I agree with you it is a difficult position for a Buddhist. When I was in the Army I was not as dedicated a Buddhist as I am now. I had hardly stepped onto the path back then. But, I do feel that as a Buddhist if I see a wrong being committed I must take action. i.e. I see a rape in progress. I must do what ever I can to stop that act! I would attempt to use non-violence and only respond to their actions. I would do so in a manner illustrated by the story below.

        Two traveling monks reached a river where they met a young woman. Wary of the current, she asked if they could carry her across. One of the monks hesitated, but the other quickly picked her up onto his shoulders, transported her across the water, and put her down on the other bank. She thanked him and departed.

        As the monks continued on their way, the one was brooding and preoccupied. Unable to hold his silence, he spoke out. “Brother, our spiritual training teaches us to avoid any contact with women, but you picked that one up on your shoulders and carried her!”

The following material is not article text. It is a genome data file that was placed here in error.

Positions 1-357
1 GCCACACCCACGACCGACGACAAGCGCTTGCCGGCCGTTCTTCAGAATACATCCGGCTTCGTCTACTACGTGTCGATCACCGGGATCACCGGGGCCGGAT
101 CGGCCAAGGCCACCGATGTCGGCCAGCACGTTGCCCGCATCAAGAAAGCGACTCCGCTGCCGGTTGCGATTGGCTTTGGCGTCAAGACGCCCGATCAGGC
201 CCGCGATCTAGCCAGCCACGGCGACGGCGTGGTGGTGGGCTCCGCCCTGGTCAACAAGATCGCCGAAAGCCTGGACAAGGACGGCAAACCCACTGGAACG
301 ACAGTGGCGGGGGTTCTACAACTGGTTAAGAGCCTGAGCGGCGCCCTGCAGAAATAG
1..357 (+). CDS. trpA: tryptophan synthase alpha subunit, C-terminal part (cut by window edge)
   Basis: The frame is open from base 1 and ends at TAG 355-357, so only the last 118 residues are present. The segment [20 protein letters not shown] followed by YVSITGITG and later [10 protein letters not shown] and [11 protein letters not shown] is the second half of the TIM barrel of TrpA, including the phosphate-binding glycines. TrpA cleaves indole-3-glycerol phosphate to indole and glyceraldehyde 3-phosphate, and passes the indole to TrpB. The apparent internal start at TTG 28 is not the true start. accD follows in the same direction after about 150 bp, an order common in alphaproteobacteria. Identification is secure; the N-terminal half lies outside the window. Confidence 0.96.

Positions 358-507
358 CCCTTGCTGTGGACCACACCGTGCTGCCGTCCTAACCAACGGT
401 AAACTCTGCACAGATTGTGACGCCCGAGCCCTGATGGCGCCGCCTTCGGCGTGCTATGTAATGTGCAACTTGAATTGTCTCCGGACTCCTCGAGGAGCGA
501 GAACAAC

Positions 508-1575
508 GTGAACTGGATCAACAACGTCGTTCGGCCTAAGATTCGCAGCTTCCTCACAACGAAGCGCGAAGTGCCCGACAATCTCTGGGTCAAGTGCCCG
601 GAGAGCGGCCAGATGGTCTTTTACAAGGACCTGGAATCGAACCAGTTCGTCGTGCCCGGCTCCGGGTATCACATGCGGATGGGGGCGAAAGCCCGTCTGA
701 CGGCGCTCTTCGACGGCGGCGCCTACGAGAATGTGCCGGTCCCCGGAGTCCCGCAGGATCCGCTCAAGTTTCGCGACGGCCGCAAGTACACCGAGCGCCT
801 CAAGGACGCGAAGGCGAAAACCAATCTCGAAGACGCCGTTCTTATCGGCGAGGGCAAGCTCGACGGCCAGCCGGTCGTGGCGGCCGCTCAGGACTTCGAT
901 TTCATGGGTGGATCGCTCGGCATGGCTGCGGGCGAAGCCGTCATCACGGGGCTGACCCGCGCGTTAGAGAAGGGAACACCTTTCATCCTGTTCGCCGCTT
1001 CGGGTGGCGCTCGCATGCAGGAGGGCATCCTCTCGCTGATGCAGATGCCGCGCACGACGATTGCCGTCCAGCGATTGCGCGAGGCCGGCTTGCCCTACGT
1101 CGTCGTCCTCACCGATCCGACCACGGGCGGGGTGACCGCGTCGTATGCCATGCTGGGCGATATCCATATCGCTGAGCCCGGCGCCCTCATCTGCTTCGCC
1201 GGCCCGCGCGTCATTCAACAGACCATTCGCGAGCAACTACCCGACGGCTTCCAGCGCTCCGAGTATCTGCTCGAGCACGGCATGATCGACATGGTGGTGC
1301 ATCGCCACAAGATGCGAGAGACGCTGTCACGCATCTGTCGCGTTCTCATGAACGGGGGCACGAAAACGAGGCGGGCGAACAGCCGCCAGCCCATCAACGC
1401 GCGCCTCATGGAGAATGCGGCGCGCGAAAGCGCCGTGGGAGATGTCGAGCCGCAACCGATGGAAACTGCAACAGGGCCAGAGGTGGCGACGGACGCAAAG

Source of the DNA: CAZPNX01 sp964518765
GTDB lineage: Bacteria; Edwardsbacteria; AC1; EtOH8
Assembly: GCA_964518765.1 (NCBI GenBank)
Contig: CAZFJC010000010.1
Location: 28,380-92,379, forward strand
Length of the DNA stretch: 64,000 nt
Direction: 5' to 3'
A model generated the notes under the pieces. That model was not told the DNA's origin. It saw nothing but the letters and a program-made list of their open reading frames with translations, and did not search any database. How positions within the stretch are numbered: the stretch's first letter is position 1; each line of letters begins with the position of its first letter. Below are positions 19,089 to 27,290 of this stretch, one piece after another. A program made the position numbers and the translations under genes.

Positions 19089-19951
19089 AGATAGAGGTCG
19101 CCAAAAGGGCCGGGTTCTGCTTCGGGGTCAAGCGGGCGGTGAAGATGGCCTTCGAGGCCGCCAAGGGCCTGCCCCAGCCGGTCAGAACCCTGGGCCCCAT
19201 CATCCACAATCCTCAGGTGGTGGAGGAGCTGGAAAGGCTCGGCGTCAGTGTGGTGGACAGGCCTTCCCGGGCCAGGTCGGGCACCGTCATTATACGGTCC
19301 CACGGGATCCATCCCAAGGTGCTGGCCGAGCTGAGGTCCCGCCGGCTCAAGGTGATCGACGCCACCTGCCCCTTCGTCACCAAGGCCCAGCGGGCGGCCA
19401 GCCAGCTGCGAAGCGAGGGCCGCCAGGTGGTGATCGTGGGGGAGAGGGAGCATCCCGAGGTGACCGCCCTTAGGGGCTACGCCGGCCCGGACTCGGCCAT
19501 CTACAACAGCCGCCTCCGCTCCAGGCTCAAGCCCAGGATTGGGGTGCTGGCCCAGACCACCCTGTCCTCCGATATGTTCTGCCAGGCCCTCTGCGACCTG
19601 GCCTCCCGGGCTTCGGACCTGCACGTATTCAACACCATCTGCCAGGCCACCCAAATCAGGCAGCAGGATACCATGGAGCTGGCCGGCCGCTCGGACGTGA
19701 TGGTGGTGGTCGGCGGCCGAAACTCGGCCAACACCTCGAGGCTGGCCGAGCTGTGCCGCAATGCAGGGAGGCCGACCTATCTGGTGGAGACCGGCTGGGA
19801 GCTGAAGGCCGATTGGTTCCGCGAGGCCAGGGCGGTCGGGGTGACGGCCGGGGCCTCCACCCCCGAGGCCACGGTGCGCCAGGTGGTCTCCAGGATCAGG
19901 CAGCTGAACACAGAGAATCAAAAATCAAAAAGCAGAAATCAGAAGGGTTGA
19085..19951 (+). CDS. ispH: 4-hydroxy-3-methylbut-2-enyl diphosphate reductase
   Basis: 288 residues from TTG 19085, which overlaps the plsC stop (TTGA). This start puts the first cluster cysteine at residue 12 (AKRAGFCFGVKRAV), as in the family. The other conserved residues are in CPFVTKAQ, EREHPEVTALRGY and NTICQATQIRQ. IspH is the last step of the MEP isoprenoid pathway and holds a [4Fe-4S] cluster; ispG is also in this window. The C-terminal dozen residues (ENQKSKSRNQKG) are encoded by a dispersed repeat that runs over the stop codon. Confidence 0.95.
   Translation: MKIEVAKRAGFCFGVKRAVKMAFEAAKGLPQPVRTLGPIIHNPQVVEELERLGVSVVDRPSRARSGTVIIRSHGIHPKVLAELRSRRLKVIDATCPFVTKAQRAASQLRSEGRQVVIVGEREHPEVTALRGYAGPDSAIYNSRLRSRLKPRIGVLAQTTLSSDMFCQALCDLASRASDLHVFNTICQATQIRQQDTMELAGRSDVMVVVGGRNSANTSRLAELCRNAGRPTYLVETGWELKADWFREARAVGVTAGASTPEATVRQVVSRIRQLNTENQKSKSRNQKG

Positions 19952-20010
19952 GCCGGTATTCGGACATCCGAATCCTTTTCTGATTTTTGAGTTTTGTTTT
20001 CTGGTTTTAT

“Brother,” the second monk replied, “I set her down on the other side, while you are still carrying her.”

        If a Buddhist must take action it must be done without anger or attachment. The action is to stop a more violent/aggressive action and only as a matter of last resort NOT as a preemptive attack as many countries seem to think is okay. I hope this answers your question.


  2. If you knw Thich Nhat Hanh, and are a veteran, have you ever read “At Hell’s Gate” by Claude Anshin Thomas, the story of his recovery from our culture of violence. He is a Vietnam Veteran who was helped not by the VA but by a Vietnamese Monk … it is such a powerful message. I recommend it often.

    • I have heard Thây mention a time when he spoke to a group of Vietnam Veterans. Perhaps, Mr. Thomas was among them?

      I have requested the book from the library. Thank you so much for the suggestion. I will let you know my thoughts on it.


      • Thomas actually traveled to France an spent time in retreat there. I think he was asked to join them but chose to remain as a traveling Monk, which I believe he still does today. I’ll be interested to know what you think. All the best. -ps

  3. What took me to the point that I gave up Buddhism as a enclosed idea, was not only the contradiction between using violence and being a Buddhist. It were these 2 aspects: